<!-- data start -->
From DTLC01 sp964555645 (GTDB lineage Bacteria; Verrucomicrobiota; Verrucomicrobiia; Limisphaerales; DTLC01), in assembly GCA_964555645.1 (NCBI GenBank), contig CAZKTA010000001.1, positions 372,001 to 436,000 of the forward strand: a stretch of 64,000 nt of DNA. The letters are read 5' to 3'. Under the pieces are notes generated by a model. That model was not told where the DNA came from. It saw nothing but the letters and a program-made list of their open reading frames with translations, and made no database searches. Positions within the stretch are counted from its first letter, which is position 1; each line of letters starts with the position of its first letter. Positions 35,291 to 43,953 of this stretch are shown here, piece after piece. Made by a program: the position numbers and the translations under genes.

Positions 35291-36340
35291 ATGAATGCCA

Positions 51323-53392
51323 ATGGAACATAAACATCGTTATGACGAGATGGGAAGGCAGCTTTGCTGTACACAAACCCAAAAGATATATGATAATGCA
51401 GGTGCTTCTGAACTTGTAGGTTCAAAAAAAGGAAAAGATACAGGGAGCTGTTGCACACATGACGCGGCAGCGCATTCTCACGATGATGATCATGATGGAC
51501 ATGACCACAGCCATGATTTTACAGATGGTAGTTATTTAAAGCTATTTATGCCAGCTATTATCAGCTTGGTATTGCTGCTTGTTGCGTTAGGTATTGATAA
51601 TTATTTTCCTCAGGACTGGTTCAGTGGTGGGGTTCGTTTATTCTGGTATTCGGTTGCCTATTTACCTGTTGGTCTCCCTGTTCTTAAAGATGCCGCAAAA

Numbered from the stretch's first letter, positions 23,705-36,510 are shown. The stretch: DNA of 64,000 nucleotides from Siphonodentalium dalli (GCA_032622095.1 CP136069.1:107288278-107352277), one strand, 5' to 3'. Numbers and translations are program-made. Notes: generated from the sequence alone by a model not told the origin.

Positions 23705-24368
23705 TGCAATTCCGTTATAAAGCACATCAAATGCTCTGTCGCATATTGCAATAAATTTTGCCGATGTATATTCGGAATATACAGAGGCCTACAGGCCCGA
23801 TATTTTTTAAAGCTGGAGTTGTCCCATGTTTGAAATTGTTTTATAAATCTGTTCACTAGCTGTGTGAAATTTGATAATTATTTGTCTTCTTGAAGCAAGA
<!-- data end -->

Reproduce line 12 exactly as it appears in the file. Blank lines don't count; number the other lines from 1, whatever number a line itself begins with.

23801 TATTTTTTAAAGCTGGAGTTGTCCCATGTTTGAAATTGTTTTATAAATCTGTTCACTAGCTGTGTGAAATTTGATAATTATTTGTCTTCTTGAAGCAAGA